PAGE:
Exhibit curator Bonnie Lynn-Sherow says it's meant to make people aware that their story about their hometown is important history. "The history is made by regular people living their lives from day to day," Lynn-Sherow said. "Their memories, the things they've saved and the stories that they tell their children are as much a part of history as anything we write about presidents, wars and big events."
From Our Peers
9/21/16 Yahoo! Finance
The Iowa State University Research Park is facing a major financial loss after a once-promising tenant was allowed to fall behind on rent for years before going bankrupt. The Ames research park, a nonprofit that is connected to the university, says it is likely the single biggest creditor of Etrema Products and is owed roughly $480,000 in uncollected rent. Research Park director Steve Carter said Wednesday that the park considered evicting Etrema but gave the company more time as it sought to find new markets for its products. The company, which had been at the park for 20 years, was seeking to commercialize Terfenol-D, a metal that was thought to have numerous applications. "We thought they had a good plan," Carter said. "They were pursuing some new opportunities that seemed logical and have good potential, but they simply were not able to realize them in the timeframe that they had."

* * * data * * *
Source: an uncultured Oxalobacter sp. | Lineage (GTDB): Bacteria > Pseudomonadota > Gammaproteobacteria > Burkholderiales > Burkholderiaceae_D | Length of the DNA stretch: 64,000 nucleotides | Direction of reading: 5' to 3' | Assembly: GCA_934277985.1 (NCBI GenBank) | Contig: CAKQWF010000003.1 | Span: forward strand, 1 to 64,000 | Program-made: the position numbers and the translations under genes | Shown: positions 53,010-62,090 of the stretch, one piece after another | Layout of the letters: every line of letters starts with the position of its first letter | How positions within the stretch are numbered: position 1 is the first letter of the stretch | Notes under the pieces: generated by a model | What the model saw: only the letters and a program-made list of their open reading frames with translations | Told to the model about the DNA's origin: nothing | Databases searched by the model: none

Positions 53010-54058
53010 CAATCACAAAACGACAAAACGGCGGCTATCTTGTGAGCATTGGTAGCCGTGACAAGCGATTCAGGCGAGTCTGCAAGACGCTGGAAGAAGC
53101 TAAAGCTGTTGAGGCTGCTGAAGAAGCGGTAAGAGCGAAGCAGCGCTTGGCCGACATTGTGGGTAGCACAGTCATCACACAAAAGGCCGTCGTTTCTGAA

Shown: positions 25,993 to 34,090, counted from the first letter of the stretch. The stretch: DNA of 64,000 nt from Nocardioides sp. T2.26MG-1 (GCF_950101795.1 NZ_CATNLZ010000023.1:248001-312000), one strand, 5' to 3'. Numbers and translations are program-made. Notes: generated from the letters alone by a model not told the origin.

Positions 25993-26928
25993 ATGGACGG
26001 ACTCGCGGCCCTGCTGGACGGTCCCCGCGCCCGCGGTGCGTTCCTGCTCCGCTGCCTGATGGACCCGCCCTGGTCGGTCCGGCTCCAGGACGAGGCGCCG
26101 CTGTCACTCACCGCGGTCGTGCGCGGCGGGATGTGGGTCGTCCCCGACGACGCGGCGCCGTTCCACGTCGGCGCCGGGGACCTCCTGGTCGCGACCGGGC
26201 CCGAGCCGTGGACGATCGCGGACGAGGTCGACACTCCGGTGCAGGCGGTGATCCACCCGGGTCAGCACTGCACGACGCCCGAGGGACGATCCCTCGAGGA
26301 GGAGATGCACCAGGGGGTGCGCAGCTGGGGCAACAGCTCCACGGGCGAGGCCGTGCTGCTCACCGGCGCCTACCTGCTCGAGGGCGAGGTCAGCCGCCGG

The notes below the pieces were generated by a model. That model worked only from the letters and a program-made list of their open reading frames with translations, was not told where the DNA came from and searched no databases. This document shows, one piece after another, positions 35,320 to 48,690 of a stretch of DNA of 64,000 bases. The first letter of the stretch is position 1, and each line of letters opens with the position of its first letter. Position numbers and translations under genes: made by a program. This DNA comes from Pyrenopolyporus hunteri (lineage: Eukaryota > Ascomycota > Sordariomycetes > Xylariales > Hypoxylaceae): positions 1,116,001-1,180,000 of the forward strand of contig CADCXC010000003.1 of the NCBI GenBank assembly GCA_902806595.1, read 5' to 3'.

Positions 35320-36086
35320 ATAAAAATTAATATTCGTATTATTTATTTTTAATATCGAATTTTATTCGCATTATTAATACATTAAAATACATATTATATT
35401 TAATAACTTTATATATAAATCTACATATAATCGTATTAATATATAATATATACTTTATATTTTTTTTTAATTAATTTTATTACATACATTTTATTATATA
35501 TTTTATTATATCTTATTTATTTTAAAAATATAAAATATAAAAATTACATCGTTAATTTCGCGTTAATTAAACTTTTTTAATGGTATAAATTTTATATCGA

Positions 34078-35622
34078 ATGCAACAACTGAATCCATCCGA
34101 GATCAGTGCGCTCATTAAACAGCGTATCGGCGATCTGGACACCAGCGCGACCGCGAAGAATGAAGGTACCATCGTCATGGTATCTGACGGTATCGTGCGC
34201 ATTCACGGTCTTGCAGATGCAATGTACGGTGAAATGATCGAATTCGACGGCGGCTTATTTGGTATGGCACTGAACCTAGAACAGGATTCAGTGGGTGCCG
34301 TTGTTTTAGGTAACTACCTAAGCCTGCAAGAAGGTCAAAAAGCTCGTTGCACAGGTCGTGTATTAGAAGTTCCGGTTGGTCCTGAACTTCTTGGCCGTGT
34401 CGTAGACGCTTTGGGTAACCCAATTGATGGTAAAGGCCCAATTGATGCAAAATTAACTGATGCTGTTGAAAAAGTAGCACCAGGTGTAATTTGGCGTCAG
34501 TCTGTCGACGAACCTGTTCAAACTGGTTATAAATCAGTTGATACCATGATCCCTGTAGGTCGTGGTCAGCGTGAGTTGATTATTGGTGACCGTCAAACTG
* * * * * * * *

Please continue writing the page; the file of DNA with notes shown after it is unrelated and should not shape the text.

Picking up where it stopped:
9/21/16 Chicago Tribune
Wayne Pacelle has a demanding job as president and chief executive of the Humane Society of the United States. This is one of the reasons he brings Lily, his beagle mix, to work with him. He is convinced that animals "are a necessary ingredient in our emotional well-being,'' he says. "I deal with many stressful issues, and I see terrible cruelty,'' he adds. "But when Lily puts her head on my lap, it calms me.'' Pacelle can't scientifically document the positive effects he gains from his connection with Lily (and Zoe, his cat.) But his experience supports what researchers who study human/animal interaction have concluded: Pets, especially dogs, seem to be good for our health. Lori Kogan, an associate professor of clinical sciences at the Colorado State University College of Veterinary Medicine and the editor of the Human-Animal Interaction Bulletin, says that pets can be especially helpful for people facing emotional difficulties. "Dogs have a positive impact on depression and anxiety,'' Kogan says.”When someone loses a spouse or partner, for example, having a dog provides a reason to get up and be social,'' she says. For many older people, "it's the only relationship they have.''
9/20/16 Science Daily